8. Influenza and pneumonia

Incidence in 2017: 55,627

Percent of total deaths: 2.0

Like a trained assassin, influenza can cause death in many ways. It can kill quickly via respiratory failure secondary to inflammation. It can also predispose the elderly and immunocompromised to develop pneumonia, which can lead to death.

7. Diabetes mellitus

Incidence in 2017: 83,564

Percent of total deaths: 3.0

Most people with diabetes have type 2—which is a huge health burden in the United States, both on individuals and the health-care system. It is the leading cause of end-stage renal disease, lower extremity amputations, and adult blindness. It also predicts cardiovascular diseases. The medical treatment of type 2 diabetes ranges from metformin to insulin, depending on the degree of insulin resistance.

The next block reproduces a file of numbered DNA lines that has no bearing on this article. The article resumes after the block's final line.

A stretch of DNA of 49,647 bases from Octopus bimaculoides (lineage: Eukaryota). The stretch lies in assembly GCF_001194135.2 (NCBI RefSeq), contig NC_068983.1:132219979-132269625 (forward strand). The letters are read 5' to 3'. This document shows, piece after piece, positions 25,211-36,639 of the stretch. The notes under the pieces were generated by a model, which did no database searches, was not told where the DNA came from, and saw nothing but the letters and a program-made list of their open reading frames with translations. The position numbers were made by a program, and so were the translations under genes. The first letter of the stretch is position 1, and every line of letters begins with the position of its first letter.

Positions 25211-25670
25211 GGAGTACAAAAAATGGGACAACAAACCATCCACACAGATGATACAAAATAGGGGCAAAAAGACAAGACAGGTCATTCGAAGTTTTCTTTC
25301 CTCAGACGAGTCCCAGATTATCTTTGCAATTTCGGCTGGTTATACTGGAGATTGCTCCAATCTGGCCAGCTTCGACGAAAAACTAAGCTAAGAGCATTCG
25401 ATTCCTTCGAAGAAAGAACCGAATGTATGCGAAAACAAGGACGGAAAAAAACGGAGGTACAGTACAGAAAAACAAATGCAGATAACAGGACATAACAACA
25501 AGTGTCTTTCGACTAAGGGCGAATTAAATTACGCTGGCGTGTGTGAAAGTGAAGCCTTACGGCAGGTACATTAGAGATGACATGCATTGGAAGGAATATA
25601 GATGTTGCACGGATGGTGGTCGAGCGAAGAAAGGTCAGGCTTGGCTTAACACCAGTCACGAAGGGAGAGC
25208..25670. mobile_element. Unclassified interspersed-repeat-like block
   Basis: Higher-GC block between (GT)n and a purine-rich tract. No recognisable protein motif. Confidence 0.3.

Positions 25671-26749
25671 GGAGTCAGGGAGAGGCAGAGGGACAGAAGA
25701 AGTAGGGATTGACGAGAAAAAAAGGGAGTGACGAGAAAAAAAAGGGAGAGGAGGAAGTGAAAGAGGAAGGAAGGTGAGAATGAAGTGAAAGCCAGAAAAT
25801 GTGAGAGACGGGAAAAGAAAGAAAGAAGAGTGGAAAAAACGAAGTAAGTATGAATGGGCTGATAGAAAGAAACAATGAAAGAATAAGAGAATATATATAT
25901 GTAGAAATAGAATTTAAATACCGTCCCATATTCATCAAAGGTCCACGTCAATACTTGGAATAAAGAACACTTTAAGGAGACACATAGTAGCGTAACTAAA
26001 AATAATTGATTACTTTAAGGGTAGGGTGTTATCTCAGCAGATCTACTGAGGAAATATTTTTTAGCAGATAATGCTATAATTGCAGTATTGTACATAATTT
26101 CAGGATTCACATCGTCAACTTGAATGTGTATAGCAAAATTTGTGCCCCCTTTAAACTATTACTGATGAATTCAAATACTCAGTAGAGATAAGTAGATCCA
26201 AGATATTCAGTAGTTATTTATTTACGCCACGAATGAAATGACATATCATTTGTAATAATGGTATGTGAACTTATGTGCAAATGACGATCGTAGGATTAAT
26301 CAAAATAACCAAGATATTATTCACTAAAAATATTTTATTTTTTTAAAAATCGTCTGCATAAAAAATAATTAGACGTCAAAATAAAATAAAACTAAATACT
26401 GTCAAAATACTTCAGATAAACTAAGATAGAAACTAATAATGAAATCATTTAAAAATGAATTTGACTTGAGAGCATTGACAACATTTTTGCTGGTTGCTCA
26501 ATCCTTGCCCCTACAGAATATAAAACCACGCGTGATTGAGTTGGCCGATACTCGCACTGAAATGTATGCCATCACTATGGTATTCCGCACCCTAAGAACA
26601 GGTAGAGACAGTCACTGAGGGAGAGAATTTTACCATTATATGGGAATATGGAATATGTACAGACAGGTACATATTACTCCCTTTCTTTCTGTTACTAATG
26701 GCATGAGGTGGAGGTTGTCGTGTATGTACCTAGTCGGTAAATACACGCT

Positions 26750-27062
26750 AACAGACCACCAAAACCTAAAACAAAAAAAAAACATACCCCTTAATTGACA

6. Alzheimer disease

Incidence in 2017: 121,404

Percent of total deaths: 4.3

Late-onset Alzheimer disease is the most common form of this disease, wherein symptoms become apparent in adults in their mid-60s. Although no specific gene has been found to directly cause this illness, one type of apolipoprotein E, APOE ε4, has been shown to increase the risk. As with things genetic, some people with this gene don’t develop the disease, while others develop the disease without harboring the gene. Alzheimer disease is a diagnosis of exclusion, with definitive diagnosis available only upon autopsy. Unfortunately, Alzheimer disease cannot be stopped, but engaging in certain lifestyle changes in conjunction with early treatment with cholinesterase inhibitors may help preserve daily functioning and forestall cognitive decline.

5. Cerebrovascular diseases

Incidence in 2017: 146,383

Percent of total deaths: 5.2